My Response

Finally, some comic relief 
My husband and I read your "barbaric" article together--he hates politics and I live politics. After the garbage that's been flying around during the past few weeks, we were both happy to have something to laugh about.
     Sure, the tape was doctored: Maybe he said that he accepted gays and lesbians and transgenders as such good friends that he wanted to join them at a screening of "Conan the Barbarian". Oh, but where is the "s"?
Why is it wrong for the government to supply needed healthcare services when it doesn't affect your bottom line?
Won't it be fun to witness the barbarism when the Dems dismantle the Bachmanns?

Tuesday, July 5, 2011

Spell Check, My Favorite Enemy

Sure, we have spell check and sometimes it works.  It finds the simple stuff: too many spaces, careless typos, missing punctuation.

If we have spell check and use it, why do we have to worry?  If it works, why are there so many errors on blogs, in emails, even in the newspaper?
Writing is hard work: intense, time consuming, frustrating.  So, exhausted by our efforts, we allow the spell checker to take over and we don’t fight Mr. Microsoft or Ms. Macintosh.  Oh, but we should.
Years ago, when I was still using a Macintosh, I carelessly eliminated the “M” in Michael.  What came up as a suggested spelling? “Asshole” Did a programmer do it on purpose?  I never figured it out.
There’s so much I haven’t been able to figure out—like who put the pink TSA lock on my luggage when I flew to Montreal?  Thanks to the Canadian immigration person who used a bolt cutter to remove it. 
Back to our spell check issue.  Best of all was a tale from a medical researcher I met at a conference.  During a session on grant writing, she told her sad story.  She really did trust Microsoft.  Her research concerned osteopenia and she included the results in her thesis. Microsoft replaced every reference to osteopenia with osteopenis.  Just one little letter, but what a firestorm it created.

There are so many errors the spell checker misses that they’re hard to enumerate.  It confuses “it’s” with “its,” it doesn’t like fragmented sentences, even if the author does.  It will find a word unwittingly repeated, but doesn’t alert you to overuse of a word or term.
Only you, the author, can correct stylistic errors and unnecessary repetitiveness.  Read everything out loud before you hit the send button or the submit button.  You might sound dumb and not like the sound of your own voice, but, sometimes your oral reading can eliminate the need for an editor.  Trust yourself.  You can correct a lot of errors in your own work.  The fewer the errors, the less you will spend on time sensitive editing

Saturday, July 2, 2011

Politics, Oh My!

   Why are we, supposedly the most democratically advanced, intellectually sophisticated nation on earth so frightened by a woman? Let's look around the world for some historically great leaders: Great Britain, Israel, India
     If Hollywood wants to prepare us for President Hillary, perhaps they should make more films about female leaders to complement their films about the Queen. 
     Come on, people. Hillary has it. She is prepared, brilliant, clever, and, most important of all, has a gift that women must have the ability to multi-task. Men, try to be a mother and work full time.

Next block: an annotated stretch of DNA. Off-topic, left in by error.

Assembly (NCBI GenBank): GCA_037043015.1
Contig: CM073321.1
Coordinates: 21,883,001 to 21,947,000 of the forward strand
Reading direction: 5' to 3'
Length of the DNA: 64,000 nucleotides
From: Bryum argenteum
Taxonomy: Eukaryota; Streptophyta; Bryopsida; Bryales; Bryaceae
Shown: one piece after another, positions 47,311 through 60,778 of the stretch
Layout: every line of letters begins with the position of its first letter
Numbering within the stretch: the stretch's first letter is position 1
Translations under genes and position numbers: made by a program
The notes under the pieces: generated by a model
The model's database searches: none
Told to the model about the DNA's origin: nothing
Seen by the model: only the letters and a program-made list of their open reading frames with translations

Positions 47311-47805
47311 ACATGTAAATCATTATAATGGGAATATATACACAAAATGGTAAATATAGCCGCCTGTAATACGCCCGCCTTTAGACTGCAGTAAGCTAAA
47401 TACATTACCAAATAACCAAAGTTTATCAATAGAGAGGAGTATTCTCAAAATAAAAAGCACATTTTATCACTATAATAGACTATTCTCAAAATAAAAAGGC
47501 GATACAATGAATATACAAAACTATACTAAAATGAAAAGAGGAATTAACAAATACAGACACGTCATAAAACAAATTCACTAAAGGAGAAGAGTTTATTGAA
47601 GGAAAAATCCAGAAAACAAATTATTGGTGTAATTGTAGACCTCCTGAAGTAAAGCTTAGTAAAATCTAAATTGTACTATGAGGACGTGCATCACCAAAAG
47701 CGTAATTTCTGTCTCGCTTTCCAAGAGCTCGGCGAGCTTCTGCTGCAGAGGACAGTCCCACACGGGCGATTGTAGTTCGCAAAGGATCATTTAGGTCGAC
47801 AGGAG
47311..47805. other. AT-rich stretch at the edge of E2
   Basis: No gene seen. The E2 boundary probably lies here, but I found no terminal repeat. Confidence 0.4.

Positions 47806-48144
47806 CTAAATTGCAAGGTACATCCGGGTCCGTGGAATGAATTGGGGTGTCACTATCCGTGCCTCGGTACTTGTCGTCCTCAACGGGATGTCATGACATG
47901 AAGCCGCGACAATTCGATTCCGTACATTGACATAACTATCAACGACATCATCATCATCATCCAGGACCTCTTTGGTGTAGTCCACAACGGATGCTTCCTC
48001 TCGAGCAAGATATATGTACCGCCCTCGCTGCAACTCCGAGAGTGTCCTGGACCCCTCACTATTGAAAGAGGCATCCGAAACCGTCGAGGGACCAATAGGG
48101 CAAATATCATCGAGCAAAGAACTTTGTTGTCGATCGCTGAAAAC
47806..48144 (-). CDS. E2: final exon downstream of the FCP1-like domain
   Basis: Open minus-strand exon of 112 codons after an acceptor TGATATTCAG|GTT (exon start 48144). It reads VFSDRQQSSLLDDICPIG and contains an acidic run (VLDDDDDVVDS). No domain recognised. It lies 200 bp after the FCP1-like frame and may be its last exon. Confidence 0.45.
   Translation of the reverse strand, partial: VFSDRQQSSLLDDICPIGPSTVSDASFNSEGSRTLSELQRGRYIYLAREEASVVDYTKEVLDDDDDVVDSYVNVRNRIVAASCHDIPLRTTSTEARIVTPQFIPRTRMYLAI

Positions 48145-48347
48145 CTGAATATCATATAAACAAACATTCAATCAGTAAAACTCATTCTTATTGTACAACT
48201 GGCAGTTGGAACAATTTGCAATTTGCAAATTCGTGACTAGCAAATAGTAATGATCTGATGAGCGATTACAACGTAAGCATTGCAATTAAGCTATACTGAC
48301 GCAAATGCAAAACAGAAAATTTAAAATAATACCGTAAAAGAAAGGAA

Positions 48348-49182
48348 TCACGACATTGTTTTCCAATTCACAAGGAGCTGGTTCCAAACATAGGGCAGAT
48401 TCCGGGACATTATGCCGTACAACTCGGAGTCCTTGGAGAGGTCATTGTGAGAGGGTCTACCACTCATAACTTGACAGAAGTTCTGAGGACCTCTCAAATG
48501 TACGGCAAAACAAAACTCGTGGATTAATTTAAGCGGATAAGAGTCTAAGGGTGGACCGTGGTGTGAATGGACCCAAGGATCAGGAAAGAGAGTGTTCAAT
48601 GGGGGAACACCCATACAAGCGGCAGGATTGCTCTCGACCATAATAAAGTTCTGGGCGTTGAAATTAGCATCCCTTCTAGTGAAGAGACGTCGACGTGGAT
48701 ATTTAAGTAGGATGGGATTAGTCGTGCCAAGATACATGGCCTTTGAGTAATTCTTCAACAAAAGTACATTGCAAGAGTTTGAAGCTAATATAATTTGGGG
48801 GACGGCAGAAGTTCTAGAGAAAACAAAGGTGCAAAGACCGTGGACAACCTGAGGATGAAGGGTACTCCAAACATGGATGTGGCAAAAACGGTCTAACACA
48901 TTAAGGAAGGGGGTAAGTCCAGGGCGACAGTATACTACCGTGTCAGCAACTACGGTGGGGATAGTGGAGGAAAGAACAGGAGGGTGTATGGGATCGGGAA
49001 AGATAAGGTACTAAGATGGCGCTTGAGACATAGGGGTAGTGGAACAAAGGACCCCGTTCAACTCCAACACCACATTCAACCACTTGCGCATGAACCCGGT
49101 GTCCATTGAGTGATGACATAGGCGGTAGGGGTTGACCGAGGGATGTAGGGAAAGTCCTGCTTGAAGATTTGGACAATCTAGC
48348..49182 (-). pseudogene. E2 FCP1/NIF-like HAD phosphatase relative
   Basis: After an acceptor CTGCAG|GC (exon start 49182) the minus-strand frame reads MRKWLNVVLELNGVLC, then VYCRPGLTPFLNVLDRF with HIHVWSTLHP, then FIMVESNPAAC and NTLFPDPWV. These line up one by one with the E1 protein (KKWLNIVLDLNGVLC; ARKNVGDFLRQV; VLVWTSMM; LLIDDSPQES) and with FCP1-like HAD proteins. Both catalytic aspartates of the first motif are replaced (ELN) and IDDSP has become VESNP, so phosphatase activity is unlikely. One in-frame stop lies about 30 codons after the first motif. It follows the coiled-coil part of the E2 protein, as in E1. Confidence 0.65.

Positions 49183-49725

I only hope you are correct. Hillary will be a great president/world leader/diplomat. I only hope she can be a good garbage person and clean up the trash that will have been left to her. 
 Posted by Joanne Gruskin

Letter to the Editor


     Good for you.  This is what we need: some positive press about our great city.  There is not a downtown in the country that has not had to turn itself around and rise from its own ashes. 
      We just spent two days in the marina at Bayside and walked and shopped and ate downtown.  Epoca is a shining example of what is to come to our great city.  Miami, you have just begun to fight for yourself.  We need a vibrant, clean, exciting downtown and we will get it, with a little help from our friends at the Herald, in the government, in the private sector.
      One idea from Seattle: free buses or trolleys within the core downtown shopping area.  Then we can park in less expensive lots and use free public transportation to support our revitalized downtown.  
      We cannot continue to be embarrassed by our city, but should present our best face to the world, the cruise passengers, the tourists, and the local citizens.  I repeat again and again to whomever will listen, "The only people who don't love Miami are those who don't know it.
Joanne Gruskin

Re. Smoking

     Call it "Urban Chic," call it "Grunge," call it "Fashion Underground."  Yes, fashion is fun, always has been, and, hopefully, always will be a welcome diversion from....
But... how did your editors miss the cigarette in the hand of the model in the polka dotted dress? Any amateur in front of a computer could have deleted it.  
      It is great to see models who are not anorexic and I can even handle the tattoos.  But the cigarette, no, emphatically no!  Check out the statistics on smoking-related deaths.  My daughter is a researcher and even our present administration has not cut her funding for anti-smoking research.
     You in the media still have some editorial responsibility